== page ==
Sterols are the third lipid component in the diet. The main one is known as cholesterol, found in foods of animal origin. The plants have sterols and stanols, most of them being eliminated via stools. Added to the food to reduce the absorption of cholesterol, they can potentially lead to a 10% reduction of the cholesterol in the blood stream .

Monday, 2 April 2018

Supplement trends - Uridine monophosphate

Uridine monophosphate

Uridine monophosphate (UMP), also known as 5′-uridylic acid (conjugate base uridylate), is a nucleotide that is used as a monomer in RNA. It is an ester of phosphoric acid with the nucleoside uridine. UMP consists of the phosphate group, the pentose sugar ribose, and the nucleobase uracil; hence, it is a ribonucleotide monophosphate. As a substituent or radical its name takes the form of the prefix uridylyl-. The deoxy form is abbreviated dUMP.

In brain research studies, uridine monophosphate is used as a convenient delivery compound for uridine. Uridine is the active component of this compound. Uridine is present in many foods, mainly in the form of RNA. Non-phosphorylated uridine is not bioavailable beyond first-pass metabolism, as it is almost entirely catabolised in the liver and gastrointestinal tract.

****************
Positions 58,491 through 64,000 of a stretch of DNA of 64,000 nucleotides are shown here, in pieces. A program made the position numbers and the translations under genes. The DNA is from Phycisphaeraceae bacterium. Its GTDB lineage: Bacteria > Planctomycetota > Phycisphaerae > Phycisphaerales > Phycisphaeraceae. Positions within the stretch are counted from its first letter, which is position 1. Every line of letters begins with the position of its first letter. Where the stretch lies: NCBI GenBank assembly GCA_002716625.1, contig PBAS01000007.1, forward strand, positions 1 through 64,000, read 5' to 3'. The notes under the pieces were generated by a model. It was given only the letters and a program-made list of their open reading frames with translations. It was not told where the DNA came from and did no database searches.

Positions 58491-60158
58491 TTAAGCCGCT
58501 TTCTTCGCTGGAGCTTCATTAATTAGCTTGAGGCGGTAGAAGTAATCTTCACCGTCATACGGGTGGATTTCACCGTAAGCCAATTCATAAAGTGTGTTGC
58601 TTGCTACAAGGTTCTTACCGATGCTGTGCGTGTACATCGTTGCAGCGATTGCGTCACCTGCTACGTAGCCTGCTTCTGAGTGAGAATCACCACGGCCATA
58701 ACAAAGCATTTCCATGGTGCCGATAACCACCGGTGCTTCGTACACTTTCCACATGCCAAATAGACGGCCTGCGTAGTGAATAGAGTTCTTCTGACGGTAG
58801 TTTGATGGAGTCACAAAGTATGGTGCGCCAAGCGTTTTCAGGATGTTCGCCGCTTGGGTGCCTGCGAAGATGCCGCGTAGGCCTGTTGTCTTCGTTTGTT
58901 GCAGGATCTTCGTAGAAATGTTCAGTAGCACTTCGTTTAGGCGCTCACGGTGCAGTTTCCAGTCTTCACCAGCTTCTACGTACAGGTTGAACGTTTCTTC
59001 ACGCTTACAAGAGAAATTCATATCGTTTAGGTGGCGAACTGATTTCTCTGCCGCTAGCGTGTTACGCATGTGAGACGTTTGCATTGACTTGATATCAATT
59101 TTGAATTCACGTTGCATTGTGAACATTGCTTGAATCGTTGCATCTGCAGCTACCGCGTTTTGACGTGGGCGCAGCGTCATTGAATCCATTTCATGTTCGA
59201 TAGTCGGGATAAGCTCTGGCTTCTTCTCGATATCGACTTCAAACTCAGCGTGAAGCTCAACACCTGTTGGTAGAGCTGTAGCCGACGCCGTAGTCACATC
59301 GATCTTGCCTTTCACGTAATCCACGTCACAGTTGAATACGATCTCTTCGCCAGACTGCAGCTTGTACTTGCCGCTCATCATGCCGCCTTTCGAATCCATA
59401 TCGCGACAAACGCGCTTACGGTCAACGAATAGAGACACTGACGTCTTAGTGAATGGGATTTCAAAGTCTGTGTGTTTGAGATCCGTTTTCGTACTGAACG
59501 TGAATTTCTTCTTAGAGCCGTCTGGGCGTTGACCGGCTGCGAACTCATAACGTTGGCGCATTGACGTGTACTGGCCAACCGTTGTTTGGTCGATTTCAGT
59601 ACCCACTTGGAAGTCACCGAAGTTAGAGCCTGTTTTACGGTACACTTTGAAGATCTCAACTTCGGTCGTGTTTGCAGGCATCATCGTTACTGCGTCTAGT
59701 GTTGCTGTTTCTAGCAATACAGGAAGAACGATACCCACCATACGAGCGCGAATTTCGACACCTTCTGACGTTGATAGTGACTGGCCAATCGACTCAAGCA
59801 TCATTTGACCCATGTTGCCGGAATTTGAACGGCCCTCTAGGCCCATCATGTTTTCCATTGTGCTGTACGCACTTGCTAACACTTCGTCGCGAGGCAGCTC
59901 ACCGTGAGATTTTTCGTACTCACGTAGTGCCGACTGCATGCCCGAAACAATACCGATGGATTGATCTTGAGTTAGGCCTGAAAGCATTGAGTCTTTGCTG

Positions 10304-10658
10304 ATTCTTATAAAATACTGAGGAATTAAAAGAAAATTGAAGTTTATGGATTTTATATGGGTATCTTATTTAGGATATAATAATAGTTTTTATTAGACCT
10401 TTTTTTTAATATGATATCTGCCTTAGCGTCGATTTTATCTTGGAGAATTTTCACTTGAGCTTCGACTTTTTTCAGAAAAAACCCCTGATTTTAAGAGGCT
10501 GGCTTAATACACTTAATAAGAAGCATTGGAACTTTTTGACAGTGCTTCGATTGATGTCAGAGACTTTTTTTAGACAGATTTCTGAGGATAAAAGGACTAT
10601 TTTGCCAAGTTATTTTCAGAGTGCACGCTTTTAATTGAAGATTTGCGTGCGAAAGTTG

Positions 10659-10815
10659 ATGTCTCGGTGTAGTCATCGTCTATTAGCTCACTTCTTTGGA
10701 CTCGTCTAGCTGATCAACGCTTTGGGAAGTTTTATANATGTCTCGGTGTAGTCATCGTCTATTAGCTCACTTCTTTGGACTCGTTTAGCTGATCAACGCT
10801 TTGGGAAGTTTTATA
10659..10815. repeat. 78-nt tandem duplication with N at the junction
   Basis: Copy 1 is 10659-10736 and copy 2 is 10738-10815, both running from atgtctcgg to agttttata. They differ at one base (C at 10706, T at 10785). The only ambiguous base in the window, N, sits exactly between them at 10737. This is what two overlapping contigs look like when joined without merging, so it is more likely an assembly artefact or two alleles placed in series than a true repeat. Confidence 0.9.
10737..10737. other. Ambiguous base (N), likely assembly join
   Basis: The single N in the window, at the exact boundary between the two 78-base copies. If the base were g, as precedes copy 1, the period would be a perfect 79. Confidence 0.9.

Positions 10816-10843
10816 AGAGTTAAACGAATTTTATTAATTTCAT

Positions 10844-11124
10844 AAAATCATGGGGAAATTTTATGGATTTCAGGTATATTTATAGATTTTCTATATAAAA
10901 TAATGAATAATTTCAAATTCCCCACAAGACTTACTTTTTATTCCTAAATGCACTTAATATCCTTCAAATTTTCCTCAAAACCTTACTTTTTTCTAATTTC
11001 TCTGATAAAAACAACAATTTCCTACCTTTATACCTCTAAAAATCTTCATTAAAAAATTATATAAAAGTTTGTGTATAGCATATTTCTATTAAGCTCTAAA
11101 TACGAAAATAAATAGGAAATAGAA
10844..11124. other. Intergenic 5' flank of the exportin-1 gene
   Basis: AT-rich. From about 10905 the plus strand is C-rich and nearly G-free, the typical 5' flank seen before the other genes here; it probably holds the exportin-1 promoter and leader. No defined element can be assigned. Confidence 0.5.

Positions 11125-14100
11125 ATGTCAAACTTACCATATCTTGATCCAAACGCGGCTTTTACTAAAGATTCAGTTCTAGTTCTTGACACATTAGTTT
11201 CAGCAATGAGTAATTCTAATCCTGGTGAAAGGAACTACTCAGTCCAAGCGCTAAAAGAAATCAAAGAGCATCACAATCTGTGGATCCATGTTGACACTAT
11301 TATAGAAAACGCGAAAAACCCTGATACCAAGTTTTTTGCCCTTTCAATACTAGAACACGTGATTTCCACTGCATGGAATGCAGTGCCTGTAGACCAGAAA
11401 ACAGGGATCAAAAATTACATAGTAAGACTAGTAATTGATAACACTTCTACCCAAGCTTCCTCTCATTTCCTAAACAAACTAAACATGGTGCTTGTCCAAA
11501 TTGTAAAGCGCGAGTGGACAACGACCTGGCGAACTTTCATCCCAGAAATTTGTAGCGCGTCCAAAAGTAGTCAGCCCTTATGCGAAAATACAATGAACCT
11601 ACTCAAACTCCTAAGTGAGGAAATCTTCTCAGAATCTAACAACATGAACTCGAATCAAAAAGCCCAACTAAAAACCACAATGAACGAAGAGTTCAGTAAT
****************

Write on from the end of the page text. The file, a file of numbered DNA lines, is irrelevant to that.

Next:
Uridine Monophosphate, also known as UMP, is one of four major components of ribonucleic acid (RNA); the other three are adenosine, guanine and cytidine. Below are products containing uridine in the form of RNA. However, uridine in this form is bioavailable. It is destroyed by the liver and gastrointestinal tract, and the food intake does not increase the level of uridine in the blood. In infant’s consuming breast milk or commercial infant formula, uridine monophosphate present as, and this is indeed a source of uridine bioavailability and enters the blood. Consumption of food rich RNA may lead to increased levels of purines (adenosine and guanosine) in the blood. High levels cause an increase in purines uric acid levels and can impair or lead to the development of diseases such as gout. Moderate consumption of yeast, about 5 grams per day will provide adequate levels of uridine, for health improvement with minimal side effects. It has been suggested that RNA from yeast products must be chemically reduced, if these products are consumed in large amounts (50 g or more per day) as a source of protein. However, such processing is expensive and is rarely used. Harvard researchers have reported that the addition of uridine and EPA / DHA omega-3 fatty acids in rats act as antidepressants. Uridine plays an important role in glycolysis pathway galactose. There is no catabolic process for the metabolism of galactose. Thus, the galactose into glucose and glucose metabolized in the general way. After converting incoming galactose-1-phosphate (Gal-1-P), it participates in the reaction with UDP-glucose, a glucose molecule attached to a molecule of UDP (uridine di-phosphate). This process is catalyzed by the enzyme galactose-1-phosphate uridiltransferazy and transmits the UDP galactose molecule. The result is a molecule UDP-galactose and glucose molecule-1-phosphate. This process continues for the galactose molecule glycolysis.